About the Seminar
The Columbia Commons IPE seminar brings together faculty and students from nine professional health schools to learn how to support effective health care teams here at the medical center. This is the seventh year of this campus-wide seminar, previously called the Columbia/Macy Seminar, which originated with a grant from the Macy Foundation and is now supported by the Columbia Commons IPE: Collaboration Across Professions team. Knowing how critical well-functioning teams are in the care of the sick and the improvement of the health of the public, we want to develop the wherewithal to work seamlessly, effectively, and respectfully together. The seminar opens up urgent questions about health, illness, and care while absorbing each of our many perspectives on these topics, and at the completion of the class students will receive designation as a Columbia Commons Scholar.
These seminars are eleven-week long classes focusing on a topic with an emphasis on orientating students to the philosophy and methods of Narrative Medicine. Through small group work, the students will develop narrative skills of close reading, attentive listening, and creative writing. In doing so, a clearing is created in which all students are able to develop trust in and respect for one another.
The application for the 2018 seminar has closed.
Students will be informed of the final decision by December 15, 2017
Spring classes will begin the week of February 5th, 2018 and end the week of April 30th, 2018.
Spring 2018 Course Offerings
Relationships of Care and the Spaces of Care
Tuesday, 5:30-7:00 pm
Michael Devlin, MD and Rebekah Ruppe, DNP, CNM
This seminar will open up questions of the nature of the therapeutic relationship and the ways in which spaces influence the care provided. What has to happen for care to occur? What is required of the ones being cared for and the ones caring? What does care mean within the interprofessional team? What constitutes a healing environment and how is this reflected in the physical spaces in which care takes place (emergency rooms, birthing rooms, clinic offices, home hospice)? These questions apply to spaces and care intended for individuals, families, communities and populations. We will consider issues of intimacy, embodiment, relationality, boundaries, interior states of caring or not caring. We will probe how one prepares oneself for the life of caring and how one attempts to cope with the inevitability of suffering and death. We will consider the implications of these issues for everyday personal and professional experiences.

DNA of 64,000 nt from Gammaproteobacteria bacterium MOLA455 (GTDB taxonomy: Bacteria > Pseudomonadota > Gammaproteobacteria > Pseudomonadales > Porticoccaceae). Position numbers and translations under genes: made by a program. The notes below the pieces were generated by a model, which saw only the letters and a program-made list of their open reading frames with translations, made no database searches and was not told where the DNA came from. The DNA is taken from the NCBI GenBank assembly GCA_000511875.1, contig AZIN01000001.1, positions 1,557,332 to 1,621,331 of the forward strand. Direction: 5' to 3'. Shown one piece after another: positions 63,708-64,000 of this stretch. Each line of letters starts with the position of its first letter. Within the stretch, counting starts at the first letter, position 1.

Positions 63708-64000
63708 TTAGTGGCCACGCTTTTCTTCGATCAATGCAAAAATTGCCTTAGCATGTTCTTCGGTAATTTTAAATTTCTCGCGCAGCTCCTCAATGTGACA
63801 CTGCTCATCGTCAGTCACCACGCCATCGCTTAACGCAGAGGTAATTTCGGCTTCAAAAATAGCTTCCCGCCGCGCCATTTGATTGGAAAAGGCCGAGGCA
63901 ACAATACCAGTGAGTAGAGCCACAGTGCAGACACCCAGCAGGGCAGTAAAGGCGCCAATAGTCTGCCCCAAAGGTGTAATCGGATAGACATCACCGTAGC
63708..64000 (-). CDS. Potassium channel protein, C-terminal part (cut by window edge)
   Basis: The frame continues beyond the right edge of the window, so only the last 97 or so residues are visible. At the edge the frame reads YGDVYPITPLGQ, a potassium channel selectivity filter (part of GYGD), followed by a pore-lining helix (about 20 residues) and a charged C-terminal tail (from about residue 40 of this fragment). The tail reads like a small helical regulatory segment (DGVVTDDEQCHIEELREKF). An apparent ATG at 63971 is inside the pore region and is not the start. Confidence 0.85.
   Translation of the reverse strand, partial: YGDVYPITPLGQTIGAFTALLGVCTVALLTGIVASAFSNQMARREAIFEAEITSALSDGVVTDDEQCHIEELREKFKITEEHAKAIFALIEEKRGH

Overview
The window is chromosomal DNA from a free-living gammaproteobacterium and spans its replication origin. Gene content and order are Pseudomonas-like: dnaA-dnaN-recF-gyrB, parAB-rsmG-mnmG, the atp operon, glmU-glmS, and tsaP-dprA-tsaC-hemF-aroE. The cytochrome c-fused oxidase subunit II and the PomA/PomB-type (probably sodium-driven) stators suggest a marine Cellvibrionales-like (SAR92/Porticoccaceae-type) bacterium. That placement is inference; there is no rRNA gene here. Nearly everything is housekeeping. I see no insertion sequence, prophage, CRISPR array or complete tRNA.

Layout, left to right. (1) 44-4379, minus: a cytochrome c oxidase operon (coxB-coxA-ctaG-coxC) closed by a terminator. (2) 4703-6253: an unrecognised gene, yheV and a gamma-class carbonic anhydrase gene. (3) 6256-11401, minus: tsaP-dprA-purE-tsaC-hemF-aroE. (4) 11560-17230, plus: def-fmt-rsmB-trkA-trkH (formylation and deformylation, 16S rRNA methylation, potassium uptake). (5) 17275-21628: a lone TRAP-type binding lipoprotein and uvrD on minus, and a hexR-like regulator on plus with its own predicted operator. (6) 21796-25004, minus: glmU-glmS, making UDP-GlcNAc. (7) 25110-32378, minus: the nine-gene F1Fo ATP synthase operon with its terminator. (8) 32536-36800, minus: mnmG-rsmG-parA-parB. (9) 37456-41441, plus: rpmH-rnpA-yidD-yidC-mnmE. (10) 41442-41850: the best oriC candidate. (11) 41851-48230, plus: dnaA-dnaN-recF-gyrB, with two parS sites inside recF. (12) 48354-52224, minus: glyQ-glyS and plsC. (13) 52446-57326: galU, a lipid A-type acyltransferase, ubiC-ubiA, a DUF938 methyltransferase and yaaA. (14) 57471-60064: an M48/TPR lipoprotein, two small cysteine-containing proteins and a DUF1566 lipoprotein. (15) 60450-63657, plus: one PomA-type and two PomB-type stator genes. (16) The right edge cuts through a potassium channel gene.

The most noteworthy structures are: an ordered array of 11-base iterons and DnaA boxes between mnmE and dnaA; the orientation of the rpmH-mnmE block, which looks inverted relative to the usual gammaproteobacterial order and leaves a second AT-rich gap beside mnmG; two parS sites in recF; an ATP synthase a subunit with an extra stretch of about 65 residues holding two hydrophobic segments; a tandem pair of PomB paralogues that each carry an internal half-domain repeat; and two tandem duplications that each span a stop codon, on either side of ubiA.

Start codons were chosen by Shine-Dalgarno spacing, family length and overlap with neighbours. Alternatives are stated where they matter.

Aging and End-of-Life
Tuesday, 5:30-7:00 pm
Letty Moss-Salentijn, DDS, PhD, Mark Nathanson, MD and Tayla Curran, MS
This seminar explores the role of health professionals in advancing and improving quality of life in the aging population. The spectrum of topics includes successful aging in healthy seniors to end of life decisions. We face these issues daily in our work, our family life, through interactions with friends and colleagues and in the course of our lives. The seminar will learn from fiction, memoir, poetry, and film regarding the role of the arts, volunteerism, palliative care, psychological distress loss, and caregiving of the ill. There will be opportunities, in our own writing, to examine personal experiences with advanced aging serious illness and dying as a means to build insight and comfort in aging and dying care. The policy implications of these questions—including the goals of senior housing, ageism, hospice care, requirements for palliative care services, “guarantees” of health that many think are being made by the health care system—will be faced. These topics are of particular import given the aging of the population worldwide and health care debate to determine sound and compassionate policy which would allow all people to experience quality of life, dignity and prevent unnecessary suffering at the end of life.